Hedgehogs are growing in popularity as pets, especially in the UK. If you’ve got a cat, you’re likely wondering if cats like hedgehogs. The last thing that you want to happen is for your cat to attack or kill your hedgehog.
Cats and hedgehogs don’t get along well because your cat sees hedgehogs as prey. Your cat may sniff at/paw the hedgehog, or even launch an attack, but the hedgehog will curl up into a spiky ball to avoid harm. A hedgehog will be nervous and stressed around cats.
Hedgehogs can defend themselves against cats because they are able to curl up into a spiky, defensive ball. So, keeping hedgehogs and cats as pets is surprisingly safe. For this reason, it’s equally unlikely that any harm will come to a hedgehog if a cat encounters one in your garden or yard.
Do Cats Like Hedgehogs?
Cats and hedgehogs aren’t natural friends. Hedgehogs are a small, scurrying animal, and cats can see them as a form of prey.
However, that doesn’t mean that your cat’s first reaction will be to attack the hedgehog. Your cat’s first reaction to a hedgehog will likely be curiosity, because it won’t have seen one before. The cat will probably sniff at the hedgehog, or perhaps bat it gently with its paw.
This is your cat’s way of learning whether the hedgehog is a friend or a foe. You will have seen this reaction before when your cat encounters something new it doesn’t understand yet. As you will have also seen, the cat will eventually become more comfortable.
Whether your cat gets used to your hedgehog depends on its personality. Some cats are more skittish, and these are likely to remain unsure of your new pet. Others are more aggressive, so they would be likelier to attack. Others act aloof, and don’t care about the hedgehog either way.
But however your cat acts, you can’t leave it alone with your hedgehog. Its instinct to attack small, scurrying animals like hedgehogs could kick in when you don’t expect them to.
Will Cats Attack Hedgehogs?
Cats can attack hedgehogs, although it’s rare. That’s because hedgehogs have unique defenses. But the cat’s instincts are hard-wired to view small scurrying animals as potential prey. Hedgehogs are small. They are the same shape, and move in the same way as rodents, which can trigger your cat’s hunting reflexes.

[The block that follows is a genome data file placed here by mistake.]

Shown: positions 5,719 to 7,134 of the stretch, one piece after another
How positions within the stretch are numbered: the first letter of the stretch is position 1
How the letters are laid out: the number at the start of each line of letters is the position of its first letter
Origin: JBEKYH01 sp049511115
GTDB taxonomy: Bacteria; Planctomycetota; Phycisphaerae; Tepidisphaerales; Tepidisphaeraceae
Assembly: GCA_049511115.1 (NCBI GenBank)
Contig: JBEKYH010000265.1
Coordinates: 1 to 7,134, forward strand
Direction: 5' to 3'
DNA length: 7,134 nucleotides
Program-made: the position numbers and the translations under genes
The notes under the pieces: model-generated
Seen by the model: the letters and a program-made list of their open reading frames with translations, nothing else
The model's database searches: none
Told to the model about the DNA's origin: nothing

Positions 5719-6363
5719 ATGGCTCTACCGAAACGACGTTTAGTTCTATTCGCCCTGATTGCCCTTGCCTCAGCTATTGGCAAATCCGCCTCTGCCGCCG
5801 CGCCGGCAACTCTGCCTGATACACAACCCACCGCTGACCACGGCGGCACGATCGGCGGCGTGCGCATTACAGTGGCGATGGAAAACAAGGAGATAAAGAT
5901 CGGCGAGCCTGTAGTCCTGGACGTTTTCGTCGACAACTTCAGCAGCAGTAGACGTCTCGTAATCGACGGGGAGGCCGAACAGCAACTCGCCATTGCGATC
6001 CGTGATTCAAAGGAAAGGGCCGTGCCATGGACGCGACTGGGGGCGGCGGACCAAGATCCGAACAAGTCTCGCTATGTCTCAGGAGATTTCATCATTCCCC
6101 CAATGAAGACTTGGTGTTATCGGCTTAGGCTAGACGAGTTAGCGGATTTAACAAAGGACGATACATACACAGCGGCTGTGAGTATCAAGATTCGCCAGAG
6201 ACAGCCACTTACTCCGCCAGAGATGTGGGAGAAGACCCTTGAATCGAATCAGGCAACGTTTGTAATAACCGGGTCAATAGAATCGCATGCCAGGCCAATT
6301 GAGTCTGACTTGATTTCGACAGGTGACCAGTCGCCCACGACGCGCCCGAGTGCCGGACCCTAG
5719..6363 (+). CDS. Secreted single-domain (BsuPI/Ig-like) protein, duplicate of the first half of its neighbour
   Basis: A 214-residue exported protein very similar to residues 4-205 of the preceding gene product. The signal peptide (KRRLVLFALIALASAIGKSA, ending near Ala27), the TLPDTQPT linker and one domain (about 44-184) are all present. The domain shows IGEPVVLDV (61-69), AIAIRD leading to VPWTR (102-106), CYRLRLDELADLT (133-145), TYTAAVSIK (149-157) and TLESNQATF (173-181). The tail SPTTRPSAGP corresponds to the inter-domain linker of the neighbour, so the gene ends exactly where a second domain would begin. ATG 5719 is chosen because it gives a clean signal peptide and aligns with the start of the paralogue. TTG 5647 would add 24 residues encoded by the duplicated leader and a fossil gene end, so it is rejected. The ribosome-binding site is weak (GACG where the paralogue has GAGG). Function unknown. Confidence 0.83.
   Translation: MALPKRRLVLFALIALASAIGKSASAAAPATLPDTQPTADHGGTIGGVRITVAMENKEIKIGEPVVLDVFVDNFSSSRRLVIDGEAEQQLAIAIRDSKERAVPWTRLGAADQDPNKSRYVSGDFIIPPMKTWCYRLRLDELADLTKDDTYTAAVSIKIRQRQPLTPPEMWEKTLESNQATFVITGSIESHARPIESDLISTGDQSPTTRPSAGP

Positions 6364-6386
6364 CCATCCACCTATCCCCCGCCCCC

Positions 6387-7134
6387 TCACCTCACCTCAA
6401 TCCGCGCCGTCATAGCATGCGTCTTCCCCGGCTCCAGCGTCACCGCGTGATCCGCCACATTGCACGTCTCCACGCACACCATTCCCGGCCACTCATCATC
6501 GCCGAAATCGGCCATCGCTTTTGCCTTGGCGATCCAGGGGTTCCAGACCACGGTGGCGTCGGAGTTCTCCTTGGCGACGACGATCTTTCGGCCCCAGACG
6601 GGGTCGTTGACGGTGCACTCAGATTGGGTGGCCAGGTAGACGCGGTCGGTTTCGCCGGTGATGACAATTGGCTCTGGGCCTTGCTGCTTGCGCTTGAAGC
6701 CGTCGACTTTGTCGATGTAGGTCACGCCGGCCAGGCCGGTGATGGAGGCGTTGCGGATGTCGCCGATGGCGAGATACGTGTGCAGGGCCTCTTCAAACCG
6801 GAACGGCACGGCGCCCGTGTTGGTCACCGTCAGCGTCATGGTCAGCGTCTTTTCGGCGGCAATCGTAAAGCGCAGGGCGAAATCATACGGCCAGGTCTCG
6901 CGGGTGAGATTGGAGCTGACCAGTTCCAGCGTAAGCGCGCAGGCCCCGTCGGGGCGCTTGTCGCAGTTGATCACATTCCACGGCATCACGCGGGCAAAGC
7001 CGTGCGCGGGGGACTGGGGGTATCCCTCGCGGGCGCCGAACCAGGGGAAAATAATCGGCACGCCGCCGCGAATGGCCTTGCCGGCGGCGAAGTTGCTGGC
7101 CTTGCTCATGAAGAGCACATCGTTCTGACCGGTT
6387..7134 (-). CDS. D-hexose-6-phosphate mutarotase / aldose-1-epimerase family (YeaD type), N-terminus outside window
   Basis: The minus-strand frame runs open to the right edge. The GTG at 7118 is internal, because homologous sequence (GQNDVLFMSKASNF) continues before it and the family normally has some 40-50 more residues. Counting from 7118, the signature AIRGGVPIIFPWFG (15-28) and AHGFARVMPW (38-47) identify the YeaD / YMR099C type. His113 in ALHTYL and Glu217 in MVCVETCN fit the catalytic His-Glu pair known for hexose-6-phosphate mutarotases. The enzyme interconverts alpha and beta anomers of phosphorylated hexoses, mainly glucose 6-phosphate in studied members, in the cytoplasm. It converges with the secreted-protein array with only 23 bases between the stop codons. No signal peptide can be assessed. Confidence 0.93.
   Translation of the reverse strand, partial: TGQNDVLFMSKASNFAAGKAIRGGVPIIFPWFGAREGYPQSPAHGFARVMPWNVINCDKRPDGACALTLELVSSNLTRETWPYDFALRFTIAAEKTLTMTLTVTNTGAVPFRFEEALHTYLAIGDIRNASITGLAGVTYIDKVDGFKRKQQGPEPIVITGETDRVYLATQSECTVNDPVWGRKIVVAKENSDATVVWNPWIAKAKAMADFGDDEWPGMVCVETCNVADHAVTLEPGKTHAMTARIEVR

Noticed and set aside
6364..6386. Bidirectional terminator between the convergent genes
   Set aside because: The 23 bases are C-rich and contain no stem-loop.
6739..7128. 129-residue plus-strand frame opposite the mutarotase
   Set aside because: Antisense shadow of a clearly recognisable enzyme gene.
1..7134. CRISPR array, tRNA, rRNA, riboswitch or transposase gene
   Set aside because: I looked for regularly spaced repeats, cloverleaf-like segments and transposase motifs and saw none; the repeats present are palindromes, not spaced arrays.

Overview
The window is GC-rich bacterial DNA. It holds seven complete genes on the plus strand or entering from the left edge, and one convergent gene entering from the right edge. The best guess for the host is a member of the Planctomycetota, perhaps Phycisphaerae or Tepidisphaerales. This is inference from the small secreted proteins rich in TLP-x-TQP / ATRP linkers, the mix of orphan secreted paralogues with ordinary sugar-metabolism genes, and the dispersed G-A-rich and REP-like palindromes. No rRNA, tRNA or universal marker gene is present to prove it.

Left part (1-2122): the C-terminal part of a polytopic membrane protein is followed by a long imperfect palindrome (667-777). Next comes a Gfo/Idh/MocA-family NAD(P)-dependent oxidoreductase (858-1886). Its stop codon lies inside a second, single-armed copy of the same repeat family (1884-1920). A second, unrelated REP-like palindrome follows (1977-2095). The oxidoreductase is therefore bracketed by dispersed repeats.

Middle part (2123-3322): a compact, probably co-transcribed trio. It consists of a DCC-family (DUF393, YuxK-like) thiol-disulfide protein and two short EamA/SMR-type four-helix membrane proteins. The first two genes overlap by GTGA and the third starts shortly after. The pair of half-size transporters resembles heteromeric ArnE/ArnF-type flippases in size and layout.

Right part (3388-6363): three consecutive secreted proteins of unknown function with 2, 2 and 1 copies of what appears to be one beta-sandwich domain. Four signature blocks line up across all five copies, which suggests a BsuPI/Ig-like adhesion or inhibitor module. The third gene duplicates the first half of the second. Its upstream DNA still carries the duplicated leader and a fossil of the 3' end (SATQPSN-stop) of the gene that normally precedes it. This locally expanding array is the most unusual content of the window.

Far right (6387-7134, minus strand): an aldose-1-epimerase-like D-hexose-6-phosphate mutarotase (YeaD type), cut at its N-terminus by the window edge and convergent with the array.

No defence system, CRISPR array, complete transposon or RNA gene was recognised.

This applies to all cats, including those that are normally well-behaved around other animals. No matter how well-trained a cat is, it’s still a cat. Your cat could attack your hedgehog in different ways. It could:
- Turn a regular game into a real attack
- Sneak up on the hedgehog as if it were hunting in the wild
- Attack from what seems like out of nowhere
According to National Geographic, your hedgehog would curl into a ball to display its prominent, spiky spines.
This will make it almost impossible for the cat to attack it because when cats attack, they go for the back of the neck or the throat.
But the hedgehog’s head and neck would be underneath its body. This means that the cat can’t do anything to hurt the hedgehog without getting hurt, itself, on the hedgehog’s spikes.
The issue is the cat’s short mouth/nose. Other animals have long snouts, which allows them to bite at a hedgehog without getting spiked too badly. But a cat’s short mouth/nose means it will get badly hurt if it tries to bite a hedgehog. Most cats will realize this and avoid it completely.
Do Cats Eat Hedgehogs?
When the hedgehog is balled up, the cat can’t attack the hedgehog’s neck. This means the cat can’t kill it, and so can’t eat it. However, if the cat could somehow surprise the hedgehog, then it could attack and kill it.
House cats don’t usually eat the prey they catch. Instead, they play with it. The cat may sit with the prey under its paw, or between its paws.
The driver behind this behavior is that your cat is hunting for pleasure, not food. Your cat gets enough food from what you feed it.
Can Cats Get Used to Hedgehogs?